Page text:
On 10/1/2011 10:54 AM, Bernd Blaauw wrote:
> Are there quota enforced in your FTP server?
> * 2GB/4GB per file
> * total storage allowed for FTP server's data directory
> * speed?
> * etc
> Let's say FTP server is only allowed to
> * store 100GB on a 2TB disk. 0
> * Meanwhile each IP 50GB max (lifetime? daily?)
> * Each session 10GB
> * Each file 2GB max (or 4GB? or more?)
> * Max incoming speed 300KB/s
> * Max incoming speed per user 100KB/s
> * Max outgoing speed 90KB/s
> * Max outgoing speed per user 30KB/s
> Any download managers looting your server by creating 4+ connections
> simultaneously? Or FXP clients (server-to-server thus) ?
> Just curious to limitations. I should probably go read the documentation
> again sometime :)

The answer to all of those questions is, well, not yet. ;-0

- I rigorously check the paths and drive letters to keep people from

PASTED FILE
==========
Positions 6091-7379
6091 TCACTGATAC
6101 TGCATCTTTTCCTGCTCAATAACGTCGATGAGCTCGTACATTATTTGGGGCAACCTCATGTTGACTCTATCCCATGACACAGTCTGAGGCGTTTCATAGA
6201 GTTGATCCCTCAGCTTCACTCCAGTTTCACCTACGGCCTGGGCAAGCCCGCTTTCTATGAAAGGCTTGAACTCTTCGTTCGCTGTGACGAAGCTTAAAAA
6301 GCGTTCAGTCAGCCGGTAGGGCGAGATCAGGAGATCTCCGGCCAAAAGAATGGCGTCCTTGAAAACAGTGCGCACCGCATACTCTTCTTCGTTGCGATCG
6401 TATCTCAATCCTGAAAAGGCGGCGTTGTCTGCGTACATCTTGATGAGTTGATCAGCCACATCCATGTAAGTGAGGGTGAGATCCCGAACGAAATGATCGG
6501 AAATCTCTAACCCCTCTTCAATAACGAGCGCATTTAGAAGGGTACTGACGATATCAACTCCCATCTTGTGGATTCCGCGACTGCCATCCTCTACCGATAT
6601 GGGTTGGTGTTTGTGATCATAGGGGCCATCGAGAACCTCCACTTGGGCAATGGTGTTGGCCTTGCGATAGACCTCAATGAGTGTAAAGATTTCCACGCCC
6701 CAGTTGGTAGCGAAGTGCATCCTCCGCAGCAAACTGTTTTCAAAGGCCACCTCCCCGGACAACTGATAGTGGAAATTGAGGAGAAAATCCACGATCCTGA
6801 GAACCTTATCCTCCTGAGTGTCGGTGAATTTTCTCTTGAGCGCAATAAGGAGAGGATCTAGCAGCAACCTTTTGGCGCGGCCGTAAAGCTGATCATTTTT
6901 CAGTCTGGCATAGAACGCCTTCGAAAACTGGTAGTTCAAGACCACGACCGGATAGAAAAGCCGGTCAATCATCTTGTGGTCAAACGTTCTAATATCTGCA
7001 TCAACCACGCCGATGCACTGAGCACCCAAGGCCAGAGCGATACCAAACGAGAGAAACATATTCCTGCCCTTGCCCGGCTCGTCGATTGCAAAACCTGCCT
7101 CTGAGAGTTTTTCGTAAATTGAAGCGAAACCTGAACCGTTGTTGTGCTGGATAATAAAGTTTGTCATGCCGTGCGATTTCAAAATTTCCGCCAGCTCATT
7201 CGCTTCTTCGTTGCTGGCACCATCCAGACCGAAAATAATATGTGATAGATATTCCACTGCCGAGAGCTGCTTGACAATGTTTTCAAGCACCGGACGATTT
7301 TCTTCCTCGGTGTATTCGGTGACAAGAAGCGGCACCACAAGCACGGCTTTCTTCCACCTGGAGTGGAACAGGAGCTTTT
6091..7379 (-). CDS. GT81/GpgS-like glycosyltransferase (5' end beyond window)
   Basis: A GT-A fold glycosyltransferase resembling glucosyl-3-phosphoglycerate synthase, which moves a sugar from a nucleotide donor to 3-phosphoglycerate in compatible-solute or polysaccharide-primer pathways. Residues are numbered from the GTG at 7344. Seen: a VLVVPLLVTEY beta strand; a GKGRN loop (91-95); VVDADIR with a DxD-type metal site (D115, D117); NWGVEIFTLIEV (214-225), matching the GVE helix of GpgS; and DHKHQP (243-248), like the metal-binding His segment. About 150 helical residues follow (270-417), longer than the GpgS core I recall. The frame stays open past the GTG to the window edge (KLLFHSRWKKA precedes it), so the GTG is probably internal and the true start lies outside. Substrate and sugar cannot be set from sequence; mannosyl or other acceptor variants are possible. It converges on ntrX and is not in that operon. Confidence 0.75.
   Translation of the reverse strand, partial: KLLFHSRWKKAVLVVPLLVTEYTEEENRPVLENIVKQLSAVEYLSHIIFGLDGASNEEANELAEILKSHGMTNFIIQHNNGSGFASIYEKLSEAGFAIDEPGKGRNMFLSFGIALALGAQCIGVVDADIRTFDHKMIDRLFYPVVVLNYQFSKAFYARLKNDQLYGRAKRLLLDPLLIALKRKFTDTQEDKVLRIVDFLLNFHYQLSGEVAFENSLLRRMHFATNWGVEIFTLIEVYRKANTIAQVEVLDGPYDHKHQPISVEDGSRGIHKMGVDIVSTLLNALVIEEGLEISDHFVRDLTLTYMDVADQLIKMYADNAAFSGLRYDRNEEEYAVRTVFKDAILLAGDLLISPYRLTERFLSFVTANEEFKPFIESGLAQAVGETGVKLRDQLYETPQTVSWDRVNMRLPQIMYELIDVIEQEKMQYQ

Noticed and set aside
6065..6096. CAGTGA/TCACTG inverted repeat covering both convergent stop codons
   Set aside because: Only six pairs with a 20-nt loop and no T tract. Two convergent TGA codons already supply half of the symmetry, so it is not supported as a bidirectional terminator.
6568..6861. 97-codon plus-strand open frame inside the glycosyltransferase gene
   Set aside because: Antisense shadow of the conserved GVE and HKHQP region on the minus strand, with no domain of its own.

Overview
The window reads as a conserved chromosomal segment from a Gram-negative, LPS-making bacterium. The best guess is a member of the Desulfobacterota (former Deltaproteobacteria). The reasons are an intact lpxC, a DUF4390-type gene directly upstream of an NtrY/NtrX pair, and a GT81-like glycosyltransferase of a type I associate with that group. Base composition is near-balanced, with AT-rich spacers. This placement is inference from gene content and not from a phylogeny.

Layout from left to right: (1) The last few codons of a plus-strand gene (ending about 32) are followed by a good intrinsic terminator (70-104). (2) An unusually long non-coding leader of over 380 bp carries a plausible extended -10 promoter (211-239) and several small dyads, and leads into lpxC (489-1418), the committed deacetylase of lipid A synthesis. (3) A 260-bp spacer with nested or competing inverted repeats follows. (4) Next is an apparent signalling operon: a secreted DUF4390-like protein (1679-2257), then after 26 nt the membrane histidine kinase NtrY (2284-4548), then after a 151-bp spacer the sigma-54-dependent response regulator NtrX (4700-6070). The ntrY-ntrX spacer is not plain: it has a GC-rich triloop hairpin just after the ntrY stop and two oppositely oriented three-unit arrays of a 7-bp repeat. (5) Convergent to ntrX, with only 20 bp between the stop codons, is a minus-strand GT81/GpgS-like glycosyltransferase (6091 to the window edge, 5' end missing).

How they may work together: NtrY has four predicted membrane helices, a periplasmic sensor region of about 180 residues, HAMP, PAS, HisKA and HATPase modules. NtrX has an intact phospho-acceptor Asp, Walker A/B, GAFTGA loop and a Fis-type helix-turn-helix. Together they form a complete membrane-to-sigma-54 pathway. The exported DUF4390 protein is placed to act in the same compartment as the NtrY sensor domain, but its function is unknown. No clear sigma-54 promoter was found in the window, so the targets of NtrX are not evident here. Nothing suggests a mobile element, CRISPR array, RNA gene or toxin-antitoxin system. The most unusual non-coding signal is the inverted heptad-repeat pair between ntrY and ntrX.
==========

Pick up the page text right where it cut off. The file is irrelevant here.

touching things that don't exist and might cause a DOS error message 
that hangs the program up.  (That is new this month, to be released 
today.)  I also check for special files to avoid the user overwriting 
something like "PRN:" or "CLOCK$".  But I rely on the OS to do the final 
layer of checking; if I can open the file then it is suitable for writing.

- I don't monitor or enforce quotas.  When the filesystem runs out of 
space the write to the file fails, and I check for that condition.  As 
Jim has demonstrated. :-)

- I don't monitor or enforce any sort of speed limits.

- I have it on the todo list to allow the sysop to limit the number of 
connections per client.  But it's not implemented yet.

The quota and speed type limits would be too difficult to enforce for a 
lot of situations.  It's not feasible on the smaller hardware that I 
target.  Even on a reasonable sized machine, scanning a directory and 
subdirectories to add up file space would take a while.


All of the data generated in your IT infrastructure is seriously valuable.
Why? It contains a definitive record of application performance, security
threats, fraudulent activity, and more. Splunk takes this data and makes
sense of it. IT sense. And common sense.
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